Production was slow. The Panzer IVs were first employed during the Campaign of Poland in September 1939 were only 211 (Ausf A/B/C) were available. The following spring, for the Western Campaign, the Wehrmacht could count on 278 Pz. IV, the majority of the tanks used against France were still light Panzers I and II. Against the B1 “bis” or the Matilda II, the 75 mm guns of the Panzer IV showed its limitations. After the successful campaigns in the West, 332 new Panzer IVs were built July 1940 and May 1941, including 223 Ausf. E models, that had armor increased to 50 mm, which were distributed in the armored divisions of the Panzerwaffe. A total of 439 Panzer IV were deployed for the invasion of the Soviet Union. During early stages of Operation Barbarossa in 1941, some Panzer IVs were equipped with single-axle trailers carrying two barrels of fuel in order to increase their radius of operation. After meeting with the outstanding T – 34s and heavy KVs, the Panzer IVs were given an anti-tank role, but only after being up-gunned and up-armored. From March 1942, new variants of the Panzer IVs and StuG IIIs received a derivative of the 7.5 cm PaK 40 anti-tank gun, the longer-barreled 7.5 cm KwK 40. In 1944, the Krupp-Grusonwerk AG plant was the victim of extensive bombing, but was able to maintain its production output. The production eventually came to a halt after the devastating RAF bombing of 16th January 1945. The Sturmpanzer IV, Jagdpanzer IV and Flakpanzer IV were some of the derivatives based on the proven Panzer IV chassis. Some Syrian Panzer IV tanks would still fight in the Six-Day War (1967).
Written by Dr. Eric G. L. Pinzelli
Thank you very much for your generous support!
Michal & PHALANX Team
6 months ago
– Mon, Dec 09, 2019 at 04:12:00 PM
We are entering the final days of our project, so today, based on the results of the final poll, we can arrange the order of all the stretch goals that are left. Thank you for using this democratic way of choosing the game content to be unlocked. Your preference of improving the gameplay (through new game content & components) than improving the visual aspects of the game (through upgrades of game pieces) have been confirmed with more than 1,000 votes, and this is an important clue for our future campaigns. OK, so here is the final list:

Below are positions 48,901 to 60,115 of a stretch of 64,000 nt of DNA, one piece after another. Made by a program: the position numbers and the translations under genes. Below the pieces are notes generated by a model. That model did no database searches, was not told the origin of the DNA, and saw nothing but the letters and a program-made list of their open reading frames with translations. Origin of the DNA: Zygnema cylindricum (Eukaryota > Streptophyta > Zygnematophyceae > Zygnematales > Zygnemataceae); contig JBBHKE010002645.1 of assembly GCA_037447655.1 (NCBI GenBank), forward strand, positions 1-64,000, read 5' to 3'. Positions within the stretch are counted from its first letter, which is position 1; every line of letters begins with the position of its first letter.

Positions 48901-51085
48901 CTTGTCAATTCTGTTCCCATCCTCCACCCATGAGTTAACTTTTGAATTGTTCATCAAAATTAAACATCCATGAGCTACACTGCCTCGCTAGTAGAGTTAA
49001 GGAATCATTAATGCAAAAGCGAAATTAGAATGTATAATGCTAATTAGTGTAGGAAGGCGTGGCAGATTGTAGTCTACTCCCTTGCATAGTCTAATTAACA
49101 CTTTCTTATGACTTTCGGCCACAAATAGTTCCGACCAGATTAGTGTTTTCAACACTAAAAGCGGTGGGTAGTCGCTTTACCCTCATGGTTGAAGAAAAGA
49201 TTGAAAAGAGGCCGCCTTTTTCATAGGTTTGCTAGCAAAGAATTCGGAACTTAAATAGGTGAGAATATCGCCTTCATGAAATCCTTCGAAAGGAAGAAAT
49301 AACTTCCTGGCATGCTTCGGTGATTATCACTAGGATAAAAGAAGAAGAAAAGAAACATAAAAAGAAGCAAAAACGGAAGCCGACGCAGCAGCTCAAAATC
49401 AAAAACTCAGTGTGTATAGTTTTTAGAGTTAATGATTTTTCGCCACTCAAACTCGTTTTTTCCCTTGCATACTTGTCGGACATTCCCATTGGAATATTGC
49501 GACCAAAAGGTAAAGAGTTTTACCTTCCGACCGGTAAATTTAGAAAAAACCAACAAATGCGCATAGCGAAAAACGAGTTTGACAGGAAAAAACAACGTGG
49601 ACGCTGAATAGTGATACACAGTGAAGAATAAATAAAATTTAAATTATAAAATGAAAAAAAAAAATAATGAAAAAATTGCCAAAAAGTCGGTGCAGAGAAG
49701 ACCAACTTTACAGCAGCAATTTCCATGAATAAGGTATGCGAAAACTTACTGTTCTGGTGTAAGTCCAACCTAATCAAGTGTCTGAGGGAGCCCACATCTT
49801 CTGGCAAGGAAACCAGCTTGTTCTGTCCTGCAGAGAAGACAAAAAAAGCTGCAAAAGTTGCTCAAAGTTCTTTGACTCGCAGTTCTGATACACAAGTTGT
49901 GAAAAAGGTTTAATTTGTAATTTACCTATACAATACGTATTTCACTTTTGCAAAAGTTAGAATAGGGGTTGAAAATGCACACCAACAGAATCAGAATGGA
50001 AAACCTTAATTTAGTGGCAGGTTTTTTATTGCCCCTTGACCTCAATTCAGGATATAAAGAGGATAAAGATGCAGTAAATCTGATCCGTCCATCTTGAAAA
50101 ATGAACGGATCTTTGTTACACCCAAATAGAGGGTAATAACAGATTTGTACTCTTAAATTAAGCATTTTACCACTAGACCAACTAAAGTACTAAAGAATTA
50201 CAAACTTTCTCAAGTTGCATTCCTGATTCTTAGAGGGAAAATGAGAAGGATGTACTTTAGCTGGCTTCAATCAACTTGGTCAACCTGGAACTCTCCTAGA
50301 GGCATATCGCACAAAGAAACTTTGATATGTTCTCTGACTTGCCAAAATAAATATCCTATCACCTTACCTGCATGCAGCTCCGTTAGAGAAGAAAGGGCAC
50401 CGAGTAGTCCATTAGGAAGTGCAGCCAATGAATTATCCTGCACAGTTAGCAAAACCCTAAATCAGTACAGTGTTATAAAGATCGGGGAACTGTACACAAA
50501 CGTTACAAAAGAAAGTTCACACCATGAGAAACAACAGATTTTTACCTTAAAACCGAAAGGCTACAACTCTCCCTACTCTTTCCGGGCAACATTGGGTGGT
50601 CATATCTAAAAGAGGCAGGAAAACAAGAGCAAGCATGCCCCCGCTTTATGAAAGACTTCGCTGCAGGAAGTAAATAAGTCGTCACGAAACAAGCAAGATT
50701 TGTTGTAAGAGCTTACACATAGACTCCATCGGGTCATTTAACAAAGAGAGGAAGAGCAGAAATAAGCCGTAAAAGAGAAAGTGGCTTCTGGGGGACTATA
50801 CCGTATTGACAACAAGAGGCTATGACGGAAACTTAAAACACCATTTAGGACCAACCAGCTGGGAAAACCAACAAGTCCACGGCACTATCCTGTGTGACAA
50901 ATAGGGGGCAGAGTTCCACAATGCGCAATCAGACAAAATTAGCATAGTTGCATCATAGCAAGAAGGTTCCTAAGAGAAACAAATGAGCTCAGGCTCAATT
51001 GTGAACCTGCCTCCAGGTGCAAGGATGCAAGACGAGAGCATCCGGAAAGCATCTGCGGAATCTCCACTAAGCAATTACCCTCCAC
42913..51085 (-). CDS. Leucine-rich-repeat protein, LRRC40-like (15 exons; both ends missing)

The money is added to the upgrade budet with each pledge. Similarly, every interaction with our campaign banners is counted - for now you have collected 685 interactions. Thank you for that - it is a fantastic feeling to work for such a supportive community! If you want to join our common effort, please like, share, and comment on this final list of social media banners:
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KRIEGSMARINE AND AXIS FORCES vs RUSSIAN NAVY IN 1941
The Baltic Sea
The Kriegsmarine’s naval campaign in the Baltic Sea was one of Germany's most successful military efforts of WW2. The German navy’s main task was to prevent any attempt by the Soviet Navy to break out and operate in the Baltic, and for most of the war, it remained a virtual German and Finnish lake. Rapid Army Group North advance forced the Soviet Navy to abandon its bases along the Baltic coast and evacuate towards Tallinn and Kronstadt. At the end of August 1941, Soviet Vice Admiral Vladimir Tributs was authorized to evacuate the Tallinn naval base surrounded by German forces. Trying to break out through minefields without air cover and constant attacks from the Luftwaffe and torpedo boats, they lost more than 60 ships and 12,000 men. “The passage of the Baltic Fleet from Tallinn was extremely difficult and dangerous. The crews and evacuated troops displayed indomitable courage and bravery. Hundreds, perhaps thousands, of officers and men performed heroic feats.” - Admiral Kuznetsov, Memoirs. In December 1941, the Soviet garrison on the Hanko Peninsula withdrew. They had been under siege by Finnish troops assisted by a Swedish volunteer battalion. During 1941 alone, the Soviet fleet lost 217 ships while Germany lost 52 ships. During 1942, both the German and Finnish naval forces retained full control of the Baltic Sea except for the direct approaches to Kronstadt and Leningrad subject to Luftwaffe’s intense bombardments. The German navy was able to safeguard the iron ore shipments from Sweden and transport supplies across the Baltic for Army Group North, that included mine clearance along the shipping routes. The most successful year for the Germans in the Baltic Sea was 1943. In that year, not one Soviet ship or submarine made it past the anti-submarine net that the Finns and the Germans had erected from Helsinki to Tallinn. The final objective was to capture Leningrad. Once the area had been seized, the Russian Baltic Fleet would have been deprived of all its bases.
The Black Sea